Ikkyō

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Ikkyō literally translates as “first teaching,” because this is the first move taught in aikidō. Within Goshin-Jutsu, it is referred to as an arm lever after the principle governing the technique -- that the arm can be used as a lever to manipulate the body through the shoulder joint’s limited ability to reach backwards. This is achieved by controlling the opponent’s wrist or forearms, and by pressing on the back of the opponent’s upper arm or shoulder joint.

There are many ways to implement this concept; several of them are listed below. We encourage you to experiment in your leisure.

Inside arm lever

7-3 inside with an outside shutō block, immediately followed by a same-side grasping block. Twist outside and shoot your opposite-side hand through the opponent’s armpit and out behind them. Then, simultaneously:

  • Twsit your hips to the inside.
  • Hook behind the opponent’s shoulder with a thumb-knuckle block, pulling it down.
  • Raise your same-side hand to push the opponent’s arm down into their shoulder.

This will force the opponent to bend over at the waist, setting up a knee kicks to the head or throat, and/or downward elbow strikes to the neck or spine.

[video of inside arm lever, fast and slow, from various angles]

Outside arm lever

7-3 outside with an outside shutō block, immediately followed by a same-side grasping block. Then, simultaneously:

  • Twist your hips to the inside.
  • Press down against the crook of the opponent’s shoulder with your palm or an ude-uke.
  • Raise your same-side hand to push the opponent’s arm down into their shoulder.

This will force the opponent to bend over at the waist, setting up a knee kicks to the head or throat, and/or downward elbow strikes to the neck or spine.

[video of outside arm lever, fast and slow, from various angles]

Ikkyō-omote

This is aikidō’s forward, or inside, version of ikkyō. This is one of the more practical aikidō moves. Many other aikidō techniques, like nikkyō-omote and gokkyō, are variations of ikkyō. As such, 10-15% of aikidō training is devoted to training this one technique, over and over.

Cross-hand grab the opponent’s wrist, and slightly pull their wrist towards you. As the opponent pulls back to resist, raise your hand; the opponent’s arm will arc upwards. 7-3 inside and hook your same-side thumb under the opponent’s elbow. Push the opponent’s elbow forward, into their nose, to off-balance them.

[photo]

Step forward, rolling the opponent’s arm downward to bend them over.

From here, you can diagonally step-slide forward and into the opponent to off-balance them with a hip-check, then diagonally step-slide forward and away from the opponent, tugging on their arm, to pull them into the ground.

[video of ikkyo-omote, fast and slow, from various angles]

Once the opponent’s chest hits the mat, kneel in seiza, placing your inside knee in the opponent’s armpit. Hold the opponent’s arm out in front of you, perpendicular to their torso, and press straight down with both hands. One hand must be above the elbow, and one hand must be below the elbow; this, combined with the limited range of the shoulder joint will pin the opponent to the ground until the police can come collect them. For best results, roll the opponent’s arm forward for a locking pin. For a bonus wrist lock, bend the opponent’s wrist so their fingers point up.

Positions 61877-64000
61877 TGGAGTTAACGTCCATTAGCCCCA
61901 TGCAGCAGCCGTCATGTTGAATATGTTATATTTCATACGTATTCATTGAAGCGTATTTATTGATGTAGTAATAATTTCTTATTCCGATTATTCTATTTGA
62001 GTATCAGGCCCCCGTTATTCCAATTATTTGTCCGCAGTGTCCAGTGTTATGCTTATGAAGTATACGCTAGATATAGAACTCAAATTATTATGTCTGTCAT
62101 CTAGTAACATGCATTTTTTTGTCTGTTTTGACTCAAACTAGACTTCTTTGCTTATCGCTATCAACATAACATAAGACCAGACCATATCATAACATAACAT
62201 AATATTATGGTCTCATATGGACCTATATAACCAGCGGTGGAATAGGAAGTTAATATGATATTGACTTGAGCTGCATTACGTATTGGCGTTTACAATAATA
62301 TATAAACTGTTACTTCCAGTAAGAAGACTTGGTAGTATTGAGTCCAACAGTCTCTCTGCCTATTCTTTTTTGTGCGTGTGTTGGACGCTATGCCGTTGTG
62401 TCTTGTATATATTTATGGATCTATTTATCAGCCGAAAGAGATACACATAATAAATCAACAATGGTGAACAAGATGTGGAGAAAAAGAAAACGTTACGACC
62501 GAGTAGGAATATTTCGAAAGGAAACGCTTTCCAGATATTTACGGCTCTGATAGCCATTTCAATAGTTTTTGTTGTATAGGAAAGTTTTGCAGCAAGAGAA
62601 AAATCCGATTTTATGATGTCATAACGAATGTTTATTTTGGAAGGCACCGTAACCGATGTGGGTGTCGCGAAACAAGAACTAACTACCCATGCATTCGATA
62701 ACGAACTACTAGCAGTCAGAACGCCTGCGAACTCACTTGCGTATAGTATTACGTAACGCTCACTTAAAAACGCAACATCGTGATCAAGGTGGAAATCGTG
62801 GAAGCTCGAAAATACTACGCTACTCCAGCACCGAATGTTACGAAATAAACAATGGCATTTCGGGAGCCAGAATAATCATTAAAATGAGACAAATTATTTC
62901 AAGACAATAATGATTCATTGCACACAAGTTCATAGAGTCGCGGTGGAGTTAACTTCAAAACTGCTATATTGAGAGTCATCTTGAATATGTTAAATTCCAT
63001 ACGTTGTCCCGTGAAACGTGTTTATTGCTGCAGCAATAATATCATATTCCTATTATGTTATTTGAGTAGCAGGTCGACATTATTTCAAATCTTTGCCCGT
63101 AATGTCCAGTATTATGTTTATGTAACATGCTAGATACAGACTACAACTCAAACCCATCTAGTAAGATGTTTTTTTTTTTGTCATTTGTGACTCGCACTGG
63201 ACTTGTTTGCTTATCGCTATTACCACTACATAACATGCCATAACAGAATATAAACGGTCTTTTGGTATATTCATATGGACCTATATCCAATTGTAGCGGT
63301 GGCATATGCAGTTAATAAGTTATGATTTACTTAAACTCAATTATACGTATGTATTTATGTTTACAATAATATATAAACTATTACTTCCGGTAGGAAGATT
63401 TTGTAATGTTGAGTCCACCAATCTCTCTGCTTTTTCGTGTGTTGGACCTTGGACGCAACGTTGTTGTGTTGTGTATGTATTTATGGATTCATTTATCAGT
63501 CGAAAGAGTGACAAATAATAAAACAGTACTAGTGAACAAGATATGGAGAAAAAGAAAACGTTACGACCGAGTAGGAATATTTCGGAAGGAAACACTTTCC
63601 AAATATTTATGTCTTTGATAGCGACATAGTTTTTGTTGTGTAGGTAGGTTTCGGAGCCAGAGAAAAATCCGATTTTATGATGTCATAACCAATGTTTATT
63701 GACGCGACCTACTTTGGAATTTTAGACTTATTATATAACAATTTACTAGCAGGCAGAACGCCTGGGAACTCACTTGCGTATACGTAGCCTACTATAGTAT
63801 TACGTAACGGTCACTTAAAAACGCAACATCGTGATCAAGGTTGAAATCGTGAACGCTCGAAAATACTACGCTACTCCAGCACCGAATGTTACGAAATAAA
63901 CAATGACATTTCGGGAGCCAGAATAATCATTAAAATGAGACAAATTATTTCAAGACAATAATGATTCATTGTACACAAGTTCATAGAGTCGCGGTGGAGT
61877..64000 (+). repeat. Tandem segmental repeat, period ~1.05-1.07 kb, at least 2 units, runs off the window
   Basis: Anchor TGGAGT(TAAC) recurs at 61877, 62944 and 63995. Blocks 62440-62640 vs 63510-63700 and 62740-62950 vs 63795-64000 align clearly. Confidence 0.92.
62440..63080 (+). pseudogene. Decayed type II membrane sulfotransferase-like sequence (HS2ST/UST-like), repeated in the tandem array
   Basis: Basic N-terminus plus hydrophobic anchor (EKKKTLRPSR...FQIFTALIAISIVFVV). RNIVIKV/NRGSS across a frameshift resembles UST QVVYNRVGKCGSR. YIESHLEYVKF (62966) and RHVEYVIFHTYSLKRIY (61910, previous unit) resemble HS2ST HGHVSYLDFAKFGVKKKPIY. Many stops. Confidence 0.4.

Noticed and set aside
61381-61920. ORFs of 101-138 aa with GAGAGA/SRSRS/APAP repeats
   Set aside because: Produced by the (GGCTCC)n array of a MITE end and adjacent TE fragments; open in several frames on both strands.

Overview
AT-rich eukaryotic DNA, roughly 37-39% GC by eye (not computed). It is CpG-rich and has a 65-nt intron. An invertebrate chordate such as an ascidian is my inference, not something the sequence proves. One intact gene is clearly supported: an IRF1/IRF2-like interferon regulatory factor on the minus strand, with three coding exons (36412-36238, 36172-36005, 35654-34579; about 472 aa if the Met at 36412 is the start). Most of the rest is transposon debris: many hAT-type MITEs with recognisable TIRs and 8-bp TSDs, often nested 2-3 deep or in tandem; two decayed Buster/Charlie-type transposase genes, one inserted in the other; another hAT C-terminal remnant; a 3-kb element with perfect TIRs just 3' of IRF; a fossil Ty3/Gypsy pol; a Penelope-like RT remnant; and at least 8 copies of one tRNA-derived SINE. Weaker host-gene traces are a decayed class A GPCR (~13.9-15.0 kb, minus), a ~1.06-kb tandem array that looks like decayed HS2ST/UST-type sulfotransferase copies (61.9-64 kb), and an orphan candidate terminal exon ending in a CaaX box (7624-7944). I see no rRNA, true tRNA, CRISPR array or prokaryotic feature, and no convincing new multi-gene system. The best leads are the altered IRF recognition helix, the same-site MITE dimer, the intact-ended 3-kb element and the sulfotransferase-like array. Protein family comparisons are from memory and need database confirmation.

Alternately, you can sit in seiza atop of the opponent’s arms, with one knee above their elbow, and one knee below the elbow. This will leave your hands free so you can dig through your pockets or purse for your cell phone to call the police.

Ikkyō-ura

This is aikidō’s rear, or outside, version of ikkyō. This is one of the more visually-stunning takedowns.

Again, cross-hand grab the opponent’s wrist, and slightly pull their wrist towards you. As the opponent pulls back to resist, raise your hand; the opponent’s arm will arc upwards. 7-3 outside into a sanchin-dachi, and hook your same-side thumb under the opponent’s elbow. Push the opponent’s elbow forward, into their nose, to off-balance them.

[photo]

Tenkan outside and extend your arms; point the opponent’s forearm diagonally downward, with their elbow on your centerline. This will send the opponent spiraling into the ground.

[video of ikkyo-ura, fast and slow, from various angles]

Once the opponent’s chest hits the mat, kneel in seiza, placing your inside knee in the opponent’s armpit. Hold the opponent’s arm out in front of you, perpendicular to their torso, and press straight down with both hands. One hand must be above the elbow, and one hand must be below the elbow; this, combined with the limited range of the shoulder joint will pin the opponent to the ground until the police can come collect them. For best results, roll the opponent’s arm forward for a locking pin. For a bonus wrist lock, bend the opponent’s wrist so their fingers point up.

Alternately, you can sit in seiza atop of the opponent’s arms, with one knee above their elbow, and one knee below the elbow. This will leave your hands free so you can dig through your pockets or purse for your cell phone to call the police.